A cow got stuck in a bog in Galson in north Lewis on Tuesday morning.
Fire crews were called out to rescue the animal shortly after 9am.
They managed to pull it out safely.

* Ends *

Well, if that's all the news from this part of the world, we can't complain. At least somebody pulled.

Tuesday 7 October

The storm has subsided, but there was quite a bit of damage and disruption, also on the mainland.

Broadband speeds have recovered from 0.15 to 6.76 Mbps, after a fault over the weekend.

Following the fire in a building on Cromwell Street, three teenagers aged 13 have been arrested on suspicion of arson.

PA070556 PA070560

Monday 6 October

Although the sun is currently peeping through the clouds, the weather is quite unfriendly today. A strong to near-gale force wind is whipping up a swell in the Minch, and causing further delays to our ferry service. For some obscure reason, our ferry went to Ullapool last night, and is now stuck there.

Now, this is more like it. If on-shore windturbines lead to cheaper electricity for local consumers, then I'd be a little less unhappy about them. And we don't need all that many of them.

That story about the twitter troll who tweeted horrible things at Kate & Gerry McCann. Who never look on-line at anything to do with their daughter who disappeared in Portugal some years ago. The woman was confronted about her behaviour by Sky News, and was found dead the next day. Trolling is something I do not see the point of, and it was even more pointless in this case. Why waste your life away doing something as empty as that? Anyway, too late now. RIP.

PA060545 PA060546 PA060550 PA060552

Sunday, 12 October 2014

Australia and its ethnic minorities

I've had to think about this for a little while before reposting.
I disagree with what Ms Gillard says.

Prime Minister Julia Gillard - Australia

Muslims who want to live under Islamic Sharia law were told on Wednesday to get out of Australia, as the government targeted radicals in a bid to head off potential terror attacks.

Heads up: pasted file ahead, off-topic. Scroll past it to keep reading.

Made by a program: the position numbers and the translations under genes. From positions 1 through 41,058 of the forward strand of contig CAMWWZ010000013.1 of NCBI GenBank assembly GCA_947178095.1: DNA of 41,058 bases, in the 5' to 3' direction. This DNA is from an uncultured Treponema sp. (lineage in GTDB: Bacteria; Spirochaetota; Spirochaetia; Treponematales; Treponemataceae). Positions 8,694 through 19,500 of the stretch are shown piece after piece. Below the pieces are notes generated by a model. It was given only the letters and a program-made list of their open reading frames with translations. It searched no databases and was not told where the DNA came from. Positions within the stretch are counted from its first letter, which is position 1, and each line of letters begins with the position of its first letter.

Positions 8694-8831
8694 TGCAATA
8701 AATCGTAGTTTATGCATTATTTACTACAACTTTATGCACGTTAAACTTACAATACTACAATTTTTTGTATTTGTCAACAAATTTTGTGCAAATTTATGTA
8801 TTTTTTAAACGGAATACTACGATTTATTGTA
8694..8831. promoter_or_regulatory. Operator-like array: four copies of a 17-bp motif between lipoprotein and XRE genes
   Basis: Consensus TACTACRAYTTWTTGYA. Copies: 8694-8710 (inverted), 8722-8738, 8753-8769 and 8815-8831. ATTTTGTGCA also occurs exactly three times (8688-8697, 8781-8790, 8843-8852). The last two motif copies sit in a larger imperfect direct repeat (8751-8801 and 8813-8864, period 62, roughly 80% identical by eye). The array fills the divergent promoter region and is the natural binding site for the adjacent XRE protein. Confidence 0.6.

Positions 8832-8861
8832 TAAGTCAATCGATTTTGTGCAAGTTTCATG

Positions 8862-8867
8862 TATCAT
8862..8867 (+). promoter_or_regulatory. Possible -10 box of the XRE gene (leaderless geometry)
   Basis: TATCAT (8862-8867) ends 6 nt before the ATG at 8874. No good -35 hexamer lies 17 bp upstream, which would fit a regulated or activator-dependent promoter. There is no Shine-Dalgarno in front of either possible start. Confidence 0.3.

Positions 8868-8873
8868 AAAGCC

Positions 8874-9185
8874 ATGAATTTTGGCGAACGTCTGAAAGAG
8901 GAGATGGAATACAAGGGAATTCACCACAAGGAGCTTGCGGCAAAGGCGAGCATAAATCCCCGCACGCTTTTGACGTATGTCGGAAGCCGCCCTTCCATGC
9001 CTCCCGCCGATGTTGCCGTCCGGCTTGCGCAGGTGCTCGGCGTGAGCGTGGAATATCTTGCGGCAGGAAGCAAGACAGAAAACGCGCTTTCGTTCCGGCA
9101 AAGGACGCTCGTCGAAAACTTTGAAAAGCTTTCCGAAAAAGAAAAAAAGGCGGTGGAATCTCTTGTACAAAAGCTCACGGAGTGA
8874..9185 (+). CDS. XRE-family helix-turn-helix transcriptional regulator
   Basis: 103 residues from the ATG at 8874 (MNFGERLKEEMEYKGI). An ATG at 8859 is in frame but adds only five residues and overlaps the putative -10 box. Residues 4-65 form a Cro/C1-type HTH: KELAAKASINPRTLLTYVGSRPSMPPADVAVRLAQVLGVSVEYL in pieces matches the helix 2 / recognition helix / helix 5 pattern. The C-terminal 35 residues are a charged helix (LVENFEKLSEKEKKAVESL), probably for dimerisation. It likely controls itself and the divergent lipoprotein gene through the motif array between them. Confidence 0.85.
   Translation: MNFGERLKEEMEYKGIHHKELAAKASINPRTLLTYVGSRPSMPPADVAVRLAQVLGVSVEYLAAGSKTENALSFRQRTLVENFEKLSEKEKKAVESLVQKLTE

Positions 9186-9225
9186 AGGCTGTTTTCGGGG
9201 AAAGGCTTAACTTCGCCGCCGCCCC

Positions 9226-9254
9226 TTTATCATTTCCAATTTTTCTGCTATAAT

Separately, Gillard angered some Australian Muslims on Wednesday by saying she supported spy agencies monitoring the nation's mosques. Quote:
'IMMIGRANTS, NOT AUSTRALIANS, MUST ADAPT... Take It Or Leave It. I am tired of this nation worrying about whether we are offending some individual or their culture. Since the terrorist attacks on Bali, we have experienced a surge in patriotism by the majority of Australians.

'This culture has been developed over two centuries of struggles, trials and victories by millions of men and women who have sought freedom.

'We speak mainly ENGLISH, not Spanish, Lebanese, Arabic, Chinese, Japanese, Russian, or any other language. Therefore, if you wish to become part of our society, learn the language!

'Most Australians believe in God. This is not some Christian, right wing, political push, but a fact, because Christian men and women, on Christian principles, founded this nation, and this is clearly documented. It is certainly appropriate to display it on the walls of our schools. If God offends you, then I suggest you consider another part of the world as your new home, because God is part of our culture.'

'We will accept your beliefs, and will not question why. All we ask is that you accept ours, and live in harmony and peaceful enjoyment with us.

'This is OUR COUNTRY, OUR LAND, and OUR LIFESTYLE, and we will allow you every opportunity to enjoy all this. But once you are done complaining, whining, and griping about Our Flag, Our Pledge, Our Christian beliefs, or Our Way of Life, I highly encourage you take advantage of one other great Australian freedom, 'THE RIGHT TO LEAVE'.